Thursday, October 7, 2021

Colour In the Fall Garden

I was having my coffee in the garden yesterday morning - a habit that I've recently adopted, rain or shine - when I became inspired to document the colours that I'm seeing in the garden right now.  While we normally think of deep oranges, yellows and reds when we speak of fall colour - and indeed there are a lot of those mixed in here - there are also a lot of other colours splashed around the borders.

Trees are usually top of mind when it comes to fall colour but this post focuses on perennials, although I couldn't help including a couple of my favourite annuals and shrubs as well.

P.S.  I'm really trying to up my game when it comes to including proper botanical names (à la Kris from Late to the Garden Party - she is the botanical name goddess!) as it really does ensure we are all talking apples and apples vs oranges, if you get my meaning.  And while I may never refer to a nasturtium as a Tropaeolum - even if I could pronounce it 😄- I 'm going to try my hardest to at least mention the botanical name in my blog posts.

So here we go - first up is one of the biggest pleasures in the garden right now - Seven Son Flower.  This cultivar is Proven Winners "Temple of Bloom":

Heptacodium miconioides (Seven Son Flower)
'Temple of Bloom'

Tuesday, September 28, 2021

Overwintering Caladium

It's been a minute, hasn't it?  In the past couple of months, we've been busy getting the new vegetable garden ready...and, as usual, it's taken a lot longer than we anticipated.  But we are almost at the finish line.  So exciting!

11 new beds plus a good 3" layer
of chunky wood chips in the paths....

We also decided to take a much needed vacation at the beginning of September - and we all know how that goes.  A one week vacation actually eats up 3 weeks when you take into account the amount of time spent getting ready for the vacation, going on the vacation, then catching up after the vacation 😎.

Thursday, July 29, 2021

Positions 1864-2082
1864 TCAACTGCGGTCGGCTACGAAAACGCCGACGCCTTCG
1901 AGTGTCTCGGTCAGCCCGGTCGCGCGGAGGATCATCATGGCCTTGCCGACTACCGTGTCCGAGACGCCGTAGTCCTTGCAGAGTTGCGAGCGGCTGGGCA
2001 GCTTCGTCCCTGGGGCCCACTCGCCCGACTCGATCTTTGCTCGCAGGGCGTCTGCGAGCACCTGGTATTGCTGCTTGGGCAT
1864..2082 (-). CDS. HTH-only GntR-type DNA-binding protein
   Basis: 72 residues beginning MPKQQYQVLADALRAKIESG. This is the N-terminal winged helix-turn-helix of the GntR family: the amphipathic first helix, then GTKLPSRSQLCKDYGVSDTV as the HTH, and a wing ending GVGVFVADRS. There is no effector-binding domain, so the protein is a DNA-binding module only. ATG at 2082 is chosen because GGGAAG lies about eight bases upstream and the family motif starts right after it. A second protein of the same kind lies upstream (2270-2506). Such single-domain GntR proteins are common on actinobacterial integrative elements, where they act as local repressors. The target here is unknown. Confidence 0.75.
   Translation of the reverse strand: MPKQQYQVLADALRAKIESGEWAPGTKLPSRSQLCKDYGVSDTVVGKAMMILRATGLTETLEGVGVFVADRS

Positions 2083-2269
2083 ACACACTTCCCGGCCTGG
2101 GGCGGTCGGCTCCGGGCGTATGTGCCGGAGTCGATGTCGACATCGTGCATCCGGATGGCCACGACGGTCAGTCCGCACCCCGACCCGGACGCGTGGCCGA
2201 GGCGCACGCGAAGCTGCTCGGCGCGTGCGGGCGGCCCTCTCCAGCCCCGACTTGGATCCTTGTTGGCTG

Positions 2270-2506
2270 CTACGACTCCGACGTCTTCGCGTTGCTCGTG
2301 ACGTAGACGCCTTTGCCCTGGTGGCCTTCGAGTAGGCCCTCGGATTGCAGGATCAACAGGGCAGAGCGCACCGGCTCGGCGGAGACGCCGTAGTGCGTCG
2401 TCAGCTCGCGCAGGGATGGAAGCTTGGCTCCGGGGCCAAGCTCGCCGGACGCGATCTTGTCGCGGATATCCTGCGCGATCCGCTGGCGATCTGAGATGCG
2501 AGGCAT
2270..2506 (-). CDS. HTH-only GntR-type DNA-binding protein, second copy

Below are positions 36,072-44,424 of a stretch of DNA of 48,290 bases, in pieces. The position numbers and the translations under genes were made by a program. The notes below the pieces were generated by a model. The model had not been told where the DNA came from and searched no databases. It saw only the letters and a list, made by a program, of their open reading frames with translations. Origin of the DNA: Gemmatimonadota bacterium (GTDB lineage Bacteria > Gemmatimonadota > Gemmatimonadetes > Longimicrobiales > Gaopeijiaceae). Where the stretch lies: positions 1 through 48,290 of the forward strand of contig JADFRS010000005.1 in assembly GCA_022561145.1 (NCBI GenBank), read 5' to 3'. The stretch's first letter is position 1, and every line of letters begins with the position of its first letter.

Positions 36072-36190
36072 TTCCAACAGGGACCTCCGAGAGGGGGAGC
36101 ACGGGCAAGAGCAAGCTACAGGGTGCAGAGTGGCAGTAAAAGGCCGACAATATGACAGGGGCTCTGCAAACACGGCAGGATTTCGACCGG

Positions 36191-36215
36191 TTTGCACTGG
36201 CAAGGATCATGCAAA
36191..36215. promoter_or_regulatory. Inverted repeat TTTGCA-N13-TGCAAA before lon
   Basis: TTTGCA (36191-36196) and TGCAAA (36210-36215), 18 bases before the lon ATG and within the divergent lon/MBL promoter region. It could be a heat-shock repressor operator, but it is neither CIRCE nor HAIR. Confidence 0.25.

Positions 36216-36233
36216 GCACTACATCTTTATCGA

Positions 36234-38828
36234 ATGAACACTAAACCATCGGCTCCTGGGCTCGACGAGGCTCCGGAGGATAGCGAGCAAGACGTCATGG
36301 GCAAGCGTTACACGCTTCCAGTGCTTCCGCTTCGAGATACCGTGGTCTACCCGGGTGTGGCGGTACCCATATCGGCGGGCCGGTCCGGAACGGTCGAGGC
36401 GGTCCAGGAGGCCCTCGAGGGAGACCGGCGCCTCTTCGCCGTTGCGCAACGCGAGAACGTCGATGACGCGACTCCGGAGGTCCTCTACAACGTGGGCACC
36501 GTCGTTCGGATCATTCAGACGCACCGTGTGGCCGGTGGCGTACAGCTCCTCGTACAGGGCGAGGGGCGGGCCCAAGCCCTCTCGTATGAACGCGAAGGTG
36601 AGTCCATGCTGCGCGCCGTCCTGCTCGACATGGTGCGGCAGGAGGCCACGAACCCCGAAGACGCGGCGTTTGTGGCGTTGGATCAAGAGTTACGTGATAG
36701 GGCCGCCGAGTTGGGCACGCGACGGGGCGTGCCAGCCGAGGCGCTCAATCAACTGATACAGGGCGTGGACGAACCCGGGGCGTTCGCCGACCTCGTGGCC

Limbing Up

Pruning advice for most ornamental trees indicates that it's best to do so in late-winter - for us, that would be around February/March.  The problem is, the last thing I'm thinking about at that point in time is pruning so I either end up doing a bit of tree maintenance at the wrong time of year or it doesn't get done at all.

This type of thing happens all the time - I look at a plant in the garden and think "I want to prune / divide / move that plant next winter / spring / fall, and then I completely forget.  This year I decided to start a monthly list of things that need get done the following year, which includes pruning trees that require a bit of tidying up in late winter.

There are a couple of trees on our property, however, that do best when pruned in early to mid-summer:  Maple and birch.  The fact that maples "bleed" if injured in early spring (maple syrup!) didn't even occur to me until just this week.  Sort of a 'duh!' moment 😉.  This, of course prompted me to do a bit more research which lead me to find out that maintenance on birch trees was also best done during the summer.  So both of these trees were removed from my winter list & added to my July list.  And since we are still in July, I tackled the maple trees that have been a right pain (literally) for years now.

Mowing underneath the maples was not easy

Monday, July 26, 2021

Front Entrance Pots - Success at last!

This is the tale of my front porch.  I've been meaning to write something up about my journey for a while now so, heads up, it's a bit lengthy...you may as well grab a cup o' something 😉

I am absolutely thrilled with my front entrance pots this year.  I have made a go of this area - albeit as more of an afterthought than a concerted effort - for a few years.  This time, however, I wanted to do a better job - plus I was able to get out to the garden centre a bit earlier than usual and actually snag some lovely plants, which definitely ignited my enthusiasm.

Going to the garden centre early in the season means that there is still
plenty to choose from & I ended up with a couple of trays of goodies

Monday, July 19, 2021

An Earlyish Garlic Harvest :)

 It's not surprising that with all the heat this year, the garlic harvest is about 2 weeks earlier than usual.


The garlic bed before harvesting

When to harvest garlic is all about the visual cues rather than a set time on the calendar.  Once the bottom two or three leaves are brown, that's my signal that it's time to harvest.

Bottom two leaves have dried up

Another cue comes from the leave tips, which should be starting to brown...check!

Practically all of the tips are browning